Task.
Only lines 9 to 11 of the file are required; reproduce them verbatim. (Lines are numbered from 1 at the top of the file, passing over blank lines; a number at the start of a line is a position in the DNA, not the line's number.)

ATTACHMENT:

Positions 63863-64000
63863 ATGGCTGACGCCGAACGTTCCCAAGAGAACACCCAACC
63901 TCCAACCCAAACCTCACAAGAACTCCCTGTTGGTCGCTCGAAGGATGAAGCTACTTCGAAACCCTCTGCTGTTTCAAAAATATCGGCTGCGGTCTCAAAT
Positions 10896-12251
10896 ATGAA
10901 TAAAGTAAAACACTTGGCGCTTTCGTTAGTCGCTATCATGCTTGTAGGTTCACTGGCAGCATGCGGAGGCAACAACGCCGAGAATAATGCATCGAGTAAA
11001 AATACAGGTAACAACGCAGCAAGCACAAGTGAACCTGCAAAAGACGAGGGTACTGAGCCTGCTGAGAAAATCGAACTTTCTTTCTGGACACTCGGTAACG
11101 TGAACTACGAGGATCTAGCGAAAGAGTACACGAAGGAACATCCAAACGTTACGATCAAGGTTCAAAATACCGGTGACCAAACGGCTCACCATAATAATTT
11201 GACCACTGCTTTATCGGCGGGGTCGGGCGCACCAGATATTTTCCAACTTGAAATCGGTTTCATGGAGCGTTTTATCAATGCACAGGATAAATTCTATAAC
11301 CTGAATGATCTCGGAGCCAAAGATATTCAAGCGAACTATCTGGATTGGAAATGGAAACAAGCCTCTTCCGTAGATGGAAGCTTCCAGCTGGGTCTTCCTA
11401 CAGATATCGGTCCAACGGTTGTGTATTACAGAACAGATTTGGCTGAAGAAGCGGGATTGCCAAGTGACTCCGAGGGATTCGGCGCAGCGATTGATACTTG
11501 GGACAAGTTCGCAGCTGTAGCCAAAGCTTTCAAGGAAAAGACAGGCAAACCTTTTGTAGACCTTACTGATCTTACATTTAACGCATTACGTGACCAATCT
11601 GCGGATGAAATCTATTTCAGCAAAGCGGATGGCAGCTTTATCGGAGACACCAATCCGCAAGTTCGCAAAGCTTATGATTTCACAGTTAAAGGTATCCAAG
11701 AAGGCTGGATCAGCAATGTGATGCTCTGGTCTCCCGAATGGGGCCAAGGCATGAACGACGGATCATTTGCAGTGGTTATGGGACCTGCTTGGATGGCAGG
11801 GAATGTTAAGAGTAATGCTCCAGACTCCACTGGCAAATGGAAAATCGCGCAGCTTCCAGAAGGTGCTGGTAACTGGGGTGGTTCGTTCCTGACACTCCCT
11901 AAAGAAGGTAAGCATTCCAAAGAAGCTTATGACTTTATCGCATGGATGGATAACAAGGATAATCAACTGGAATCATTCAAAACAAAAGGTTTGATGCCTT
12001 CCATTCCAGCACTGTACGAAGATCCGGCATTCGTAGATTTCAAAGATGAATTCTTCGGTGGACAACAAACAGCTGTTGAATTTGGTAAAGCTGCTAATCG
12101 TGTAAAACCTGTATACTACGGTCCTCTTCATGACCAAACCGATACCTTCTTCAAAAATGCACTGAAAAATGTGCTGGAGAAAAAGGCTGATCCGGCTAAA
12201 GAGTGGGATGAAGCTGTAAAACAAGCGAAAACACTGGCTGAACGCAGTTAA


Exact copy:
11201 GACCACTGCTTTATCGGCGGGGTCGGGCGCACCAGATATTTTCCAACTTGAAATCGGTTTCATGGAGCGTTTTATCAATGCACAGGATAAATTCTATAAC
11301 CTGAATGATCTCGGAGCCAAAGATATTCAAGCGAACTATCTGGATTGGAAATGGAAACAAGCCTCTTCCGTAGATGGAAGCTTCCAGCTGGGTCTTCCTA
11401 CAGATATCGGTCCAACGGTTGTGTATTACAGAACAGATTTGGCTGAAGAAGCGGGATTGCCAAGTGACTCCGAGGGATTCGGCGCAGCGATTGATACTTG